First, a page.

When hiking out in the Spring Mountain National Recreation Area, you might see some fences keeping you on the trails. Why is it important not to cross those fences?
As part of a restoration project, these fences were installed in an effort to restore and protect habitat for the endangered Mount Charleston blue butterfly.
Many of the plants the tiny Mount Charleston blue butterfly relies on are small and blend effortlessly into the surrounding area. If you wander off the trail, it is easy to trample these critical plants accidentally.
You might be asking; how can I help protect the endangered Mount Charleston blue butterfly?
There are a few easy steps that everyone can take to reduce their impact and help conserve sensitive and endemic butterfly species.
• Watch where you step or ride. This can help protect plants that the Mount Charleston blue butterfly depends on for survival.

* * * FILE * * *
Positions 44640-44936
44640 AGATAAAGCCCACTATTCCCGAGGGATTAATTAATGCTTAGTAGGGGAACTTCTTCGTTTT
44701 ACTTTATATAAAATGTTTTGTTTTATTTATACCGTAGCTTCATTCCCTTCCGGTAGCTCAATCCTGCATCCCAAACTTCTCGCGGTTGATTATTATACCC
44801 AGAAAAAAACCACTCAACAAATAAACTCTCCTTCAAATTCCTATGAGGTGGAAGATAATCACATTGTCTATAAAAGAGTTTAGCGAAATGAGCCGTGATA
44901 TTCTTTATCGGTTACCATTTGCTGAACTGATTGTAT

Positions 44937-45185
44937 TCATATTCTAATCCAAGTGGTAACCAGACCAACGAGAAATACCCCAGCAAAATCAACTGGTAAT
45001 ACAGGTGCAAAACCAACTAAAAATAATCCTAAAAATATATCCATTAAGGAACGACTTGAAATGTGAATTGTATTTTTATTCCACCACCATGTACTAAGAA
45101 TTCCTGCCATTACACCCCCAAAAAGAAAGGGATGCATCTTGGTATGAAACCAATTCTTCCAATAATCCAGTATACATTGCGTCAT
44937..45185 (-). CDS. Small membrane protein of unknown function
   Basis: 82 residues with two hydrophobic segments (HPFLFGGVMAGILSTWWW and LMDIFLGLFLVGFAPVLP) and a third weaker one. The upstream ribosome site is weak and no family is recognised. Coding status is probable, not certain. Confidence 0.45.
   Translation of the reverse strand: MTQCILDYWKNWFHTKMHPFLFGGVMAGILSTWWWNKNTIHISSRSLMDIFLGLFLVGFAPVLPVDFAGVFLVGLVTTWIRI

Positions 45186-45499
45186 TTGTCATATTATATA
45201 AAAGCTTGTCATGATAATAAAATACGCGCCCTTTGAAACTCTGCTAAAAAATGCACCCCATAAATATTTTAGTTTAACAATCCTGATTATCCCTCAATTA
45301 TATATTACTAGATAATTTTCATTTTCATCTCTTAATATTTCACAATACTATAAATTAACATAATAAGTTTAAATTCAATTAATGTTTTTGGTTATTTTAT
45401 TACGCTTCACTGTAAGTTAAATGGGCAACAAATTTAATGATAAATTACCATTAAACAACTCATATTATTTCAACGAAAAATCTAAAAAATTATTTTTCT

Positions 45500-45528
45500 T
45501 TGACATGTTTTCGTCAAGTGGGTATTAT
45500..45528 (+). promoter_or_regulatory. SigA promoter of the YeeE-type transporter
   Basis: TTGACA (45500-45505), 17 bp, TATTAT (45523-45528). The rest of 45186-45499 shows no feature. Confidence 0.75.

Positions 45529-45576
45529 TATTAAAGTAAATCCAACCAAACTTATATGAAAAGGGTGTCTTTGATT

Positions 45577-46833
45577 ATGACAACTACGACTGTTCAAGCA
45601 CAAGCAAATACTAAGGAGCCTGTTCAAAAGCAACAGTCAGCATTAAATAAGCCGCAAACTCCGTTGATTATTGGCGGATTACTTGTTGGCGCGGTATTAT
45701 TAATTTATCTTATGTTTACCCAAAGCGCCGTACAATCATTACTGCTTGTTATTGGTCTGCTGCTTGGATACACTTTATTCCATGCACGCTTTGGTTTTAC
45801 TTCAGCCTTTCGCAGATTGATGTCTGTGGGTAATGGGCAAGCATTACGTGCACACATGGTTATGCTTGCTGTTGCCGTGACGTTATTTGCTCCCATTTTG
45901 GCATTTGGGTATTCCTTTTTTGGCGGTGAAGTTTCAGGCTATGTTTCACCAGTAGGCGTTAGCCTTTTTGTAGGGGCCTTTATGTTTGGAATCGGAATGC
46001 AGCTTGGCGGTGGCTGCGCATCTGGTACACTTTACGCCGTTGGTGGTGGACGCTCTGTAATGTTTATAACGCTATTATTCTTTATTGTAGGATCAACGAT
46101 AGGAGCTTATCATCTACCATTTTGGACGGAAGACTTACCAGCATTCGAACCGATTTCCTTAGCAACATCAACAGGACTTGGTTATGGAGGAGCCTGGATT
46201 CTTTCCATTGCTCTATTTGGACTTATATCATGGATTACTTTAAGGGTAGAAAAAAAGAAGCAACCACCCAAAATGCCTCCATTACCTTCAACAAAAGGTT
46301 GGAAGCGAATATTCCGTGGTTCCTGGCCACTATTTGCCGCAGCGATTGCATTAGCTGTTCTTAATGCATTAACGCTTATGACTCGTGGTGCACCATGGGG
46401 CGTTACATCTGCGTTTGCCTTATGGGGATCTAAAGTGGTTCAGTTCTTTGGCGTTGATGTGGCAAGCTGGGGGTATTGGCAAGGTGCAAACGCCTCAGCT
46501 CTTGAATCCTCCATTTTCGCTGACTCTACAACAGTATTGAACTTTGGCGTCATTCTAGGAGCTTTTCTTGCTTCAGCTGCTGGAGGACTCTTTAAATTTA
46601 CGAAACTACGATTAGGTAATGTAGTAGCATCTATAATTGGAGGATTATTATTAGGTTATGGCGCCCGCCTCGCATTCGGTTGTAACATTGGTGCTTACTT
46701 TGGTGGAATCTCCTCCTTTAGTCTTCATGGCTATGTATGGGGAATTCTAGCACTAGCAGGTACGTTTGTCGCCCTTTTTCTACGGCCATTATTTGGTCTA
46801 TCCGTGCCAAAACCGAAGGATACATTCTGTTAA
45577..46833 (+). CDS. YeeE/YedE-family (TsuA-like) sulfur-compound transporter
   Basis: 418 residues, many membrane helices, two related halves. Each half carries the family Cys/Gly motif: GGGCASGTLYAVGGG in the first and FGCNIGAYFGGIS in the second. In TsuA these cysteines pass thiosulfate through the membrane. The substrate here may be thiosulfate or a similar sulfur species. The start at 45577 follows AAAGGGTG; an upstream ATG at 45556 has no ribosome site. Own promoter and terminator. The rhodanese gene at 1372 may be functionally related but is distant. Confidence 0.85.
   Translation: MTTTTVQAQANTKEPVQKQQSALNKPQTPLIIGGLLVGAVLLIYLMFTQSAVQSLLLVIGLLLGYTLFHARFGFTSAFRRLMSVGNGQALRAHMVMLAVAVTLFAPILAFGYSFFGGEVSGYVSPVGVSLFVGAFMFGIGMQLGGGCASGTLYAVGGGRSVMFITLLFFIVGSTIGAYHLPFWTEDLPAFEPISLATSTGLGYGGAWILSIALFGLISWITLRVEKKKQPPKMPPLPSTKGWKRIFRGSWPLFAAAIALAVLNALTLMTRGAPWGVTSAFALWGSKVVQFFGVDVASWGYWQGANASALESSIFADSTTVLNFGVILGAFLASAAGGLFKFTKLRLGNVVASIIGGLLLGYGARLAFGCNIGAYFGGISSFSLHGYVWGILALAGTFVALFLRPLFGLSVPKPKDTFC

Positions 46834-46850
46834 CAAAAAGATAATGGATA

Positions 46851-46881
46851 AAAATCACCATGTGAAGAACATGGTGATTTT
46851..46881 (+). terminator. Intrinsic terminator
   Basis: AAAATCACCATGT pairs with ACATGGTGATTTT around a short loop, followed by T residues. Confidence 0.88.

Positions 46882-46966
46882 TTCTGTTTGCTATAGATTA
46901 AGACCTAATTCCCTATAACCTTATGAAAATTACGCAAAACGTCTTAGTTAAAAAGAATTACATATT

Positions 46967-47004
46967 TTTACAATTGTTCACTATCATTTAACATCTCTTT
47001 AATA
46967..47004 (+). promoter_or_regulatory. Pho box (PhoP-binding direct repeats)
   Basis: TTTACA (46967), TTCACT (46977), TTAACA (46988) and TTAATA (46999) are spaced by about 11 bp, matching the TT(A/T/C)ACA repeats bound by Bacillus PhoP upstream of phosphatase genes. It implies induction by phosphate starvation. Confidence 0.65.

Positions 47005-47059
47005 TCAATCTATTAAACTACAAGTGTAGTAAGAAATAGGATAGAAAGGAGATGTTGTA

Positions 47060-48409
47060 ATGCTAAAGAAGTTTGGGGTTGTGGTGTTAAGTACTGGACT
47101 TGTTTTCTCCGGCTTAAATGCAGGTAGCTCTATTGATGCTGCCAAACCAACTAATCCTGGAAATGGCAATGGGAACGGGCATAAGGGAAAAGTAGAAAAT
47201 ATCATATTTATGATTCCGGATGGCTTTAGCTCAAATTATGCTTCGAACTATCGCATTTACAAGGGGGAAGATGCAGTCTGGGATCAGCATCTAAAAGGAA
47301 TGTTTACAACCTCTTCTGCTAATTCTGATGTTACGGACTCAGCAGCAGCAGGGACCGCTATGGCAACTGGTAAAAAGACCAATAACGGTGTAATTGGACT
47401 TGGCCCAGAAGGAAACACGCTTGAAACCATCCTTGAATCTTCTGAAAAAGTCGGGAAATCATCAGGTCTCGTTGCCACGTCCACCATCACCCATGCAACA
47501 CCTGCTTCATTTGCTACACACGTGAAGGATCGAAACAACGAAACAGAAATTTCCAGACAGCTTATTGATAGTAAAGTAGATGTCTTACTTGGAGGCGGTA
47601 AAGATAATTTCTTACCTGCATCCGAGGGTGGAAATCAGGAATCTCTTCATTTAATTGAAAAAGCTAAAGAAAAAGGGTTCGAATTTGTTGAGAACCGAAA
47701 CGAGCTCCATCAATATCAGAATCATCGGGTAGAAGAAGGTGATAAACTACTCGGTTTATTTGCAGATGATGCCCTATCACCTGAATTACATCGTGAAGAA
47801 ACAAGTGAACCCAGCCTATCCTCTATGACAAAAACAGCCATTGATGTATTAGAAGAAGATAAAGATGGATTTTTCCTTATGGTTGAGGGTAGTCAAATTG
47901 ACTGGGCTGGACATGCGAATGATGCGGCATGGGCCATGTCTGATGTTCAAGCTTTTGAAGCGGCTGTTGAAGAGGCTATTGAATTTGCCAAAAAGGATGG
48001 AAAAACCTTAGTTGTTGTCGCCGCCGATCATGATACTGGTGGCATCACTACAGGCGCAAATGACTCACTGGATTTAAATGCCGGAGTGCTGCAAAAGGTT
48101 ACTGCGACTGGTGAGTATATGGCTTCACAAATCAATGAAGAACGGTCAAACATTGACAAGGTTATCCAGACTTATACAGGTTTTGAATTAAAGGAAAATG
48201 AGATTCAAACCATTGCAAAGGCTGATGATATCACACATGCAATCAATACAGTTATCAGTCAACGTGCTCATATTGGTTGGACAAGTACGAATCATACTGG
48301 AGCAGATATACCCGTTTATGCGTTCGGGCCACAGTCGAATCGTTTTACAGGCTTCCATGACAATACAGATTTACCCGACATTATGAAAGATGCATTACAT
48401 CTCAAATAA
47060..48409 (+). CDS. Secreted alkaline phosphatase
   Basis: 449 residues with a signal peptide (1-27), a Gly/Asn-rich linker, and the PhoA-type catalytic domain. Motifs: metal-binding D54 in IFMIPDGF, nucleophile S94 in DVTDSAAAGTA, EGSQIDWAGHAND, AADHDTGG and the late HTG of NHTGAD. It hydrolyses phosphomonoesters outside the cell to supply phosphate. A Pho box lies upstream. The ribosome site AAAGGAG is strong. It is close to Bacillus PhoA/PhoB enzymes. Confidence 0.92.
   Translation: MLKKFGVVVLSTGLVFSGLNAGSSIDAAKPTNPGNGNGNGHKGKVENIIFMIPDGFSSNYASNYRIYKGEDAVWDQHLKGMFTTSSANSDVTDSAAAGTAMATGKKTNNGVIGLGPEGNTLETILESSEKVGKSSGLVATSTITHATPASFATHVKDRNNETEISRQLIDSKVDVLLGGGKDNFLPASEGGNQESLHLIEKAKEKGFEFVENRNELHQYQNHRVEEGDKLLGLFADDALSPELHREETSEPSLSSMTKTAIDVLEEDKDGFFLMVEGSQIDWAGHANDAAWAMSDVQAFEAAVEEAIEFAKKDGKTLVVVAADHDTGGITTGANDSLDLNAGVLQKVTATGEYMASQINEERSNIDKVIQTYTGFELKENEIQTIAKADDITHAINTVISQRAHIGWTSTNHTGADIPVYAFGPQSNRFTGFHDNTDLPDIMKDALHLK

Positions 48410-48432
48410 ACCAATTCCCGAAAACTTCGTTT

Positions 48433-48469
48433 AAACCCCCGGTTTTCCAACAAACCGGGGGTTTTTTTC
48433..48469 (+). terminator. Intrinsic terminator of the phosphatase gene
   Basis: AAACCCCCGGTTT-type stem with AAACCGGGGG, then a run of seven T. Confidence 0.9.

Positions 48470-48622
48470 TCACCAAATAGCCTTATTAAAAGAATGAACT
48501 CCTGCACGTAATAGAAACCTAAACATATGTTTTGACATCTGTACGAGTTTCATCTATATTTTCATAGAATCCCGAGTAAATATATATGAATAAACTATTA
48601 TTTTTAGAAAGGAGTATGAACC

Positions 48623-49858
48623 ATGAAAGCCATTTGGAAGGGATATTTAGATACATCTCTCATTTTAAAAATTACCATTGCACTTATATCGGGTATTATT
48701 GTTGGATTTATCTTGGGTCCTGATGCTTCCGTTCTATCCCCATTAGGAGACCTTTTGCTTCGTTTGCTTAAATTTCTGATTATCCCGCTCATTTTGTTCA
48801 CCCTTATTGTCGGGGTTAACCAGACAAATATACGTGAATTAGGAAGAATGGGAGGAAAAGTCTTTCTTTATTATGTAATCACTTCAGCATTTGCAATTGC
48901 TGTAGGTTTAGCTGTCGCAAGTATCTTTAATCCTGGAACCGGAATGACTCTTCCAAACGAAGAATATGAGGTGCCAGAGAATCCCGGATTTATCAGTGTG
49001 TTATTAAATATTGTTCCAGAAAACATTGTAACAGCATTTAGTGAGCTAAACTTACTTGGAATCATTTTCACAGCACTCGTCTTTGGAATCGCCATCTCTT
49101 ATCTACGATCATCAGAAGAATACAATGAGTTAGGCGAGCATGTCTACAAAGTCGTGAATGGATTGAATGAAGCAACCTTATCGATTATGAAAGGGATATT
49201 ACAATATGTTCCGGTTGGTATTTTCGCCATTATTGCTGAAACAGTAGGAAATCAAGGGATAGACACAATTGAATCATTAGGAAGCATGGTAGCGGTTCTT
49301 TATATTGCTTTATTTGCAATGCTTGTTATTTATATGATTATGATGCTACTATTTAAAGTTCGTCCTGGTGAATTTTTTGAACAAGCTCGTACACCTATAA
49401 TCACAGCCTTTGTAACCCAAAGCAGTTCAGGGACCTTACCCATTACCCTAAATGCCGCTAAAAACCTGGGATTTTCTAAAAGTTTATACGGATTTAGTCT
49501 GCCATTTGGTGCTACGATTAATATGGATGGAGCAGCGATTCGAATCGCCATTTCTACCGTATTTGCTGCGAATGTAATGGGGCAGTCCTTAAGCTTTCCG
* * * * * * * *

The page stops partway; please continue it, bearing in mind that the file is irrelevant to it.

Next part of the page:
• Leave what you find. Please don't pick any flowers or plants that you see.
• Help minimize the spread of invasive plant species. Use the boot brushes at the trail head before and after hiking.
• Observe from a distance. Getting too close can cause butterflies to fly away, which wastes precious energy.
• Tell others about the Spring Mountain butterflies!
Adult Mount Charleston blue butterflies live a short life, typically 1 to 2 weeks, and can be seen early July to mid-August, with a peak in late July. The wingspan of a Mount Charleston blue butterfly can range from 3/4 to 1 inch. Males are dark to dull iridescent blue, and females are brown with a blue overlay. Their underside is gray, with a pattern of black spots, brown blotches, and pale wing veins to give it a mottled appearance.
Keep an eye out for these beautiful butterflies when out on the trails but remember to give them their space.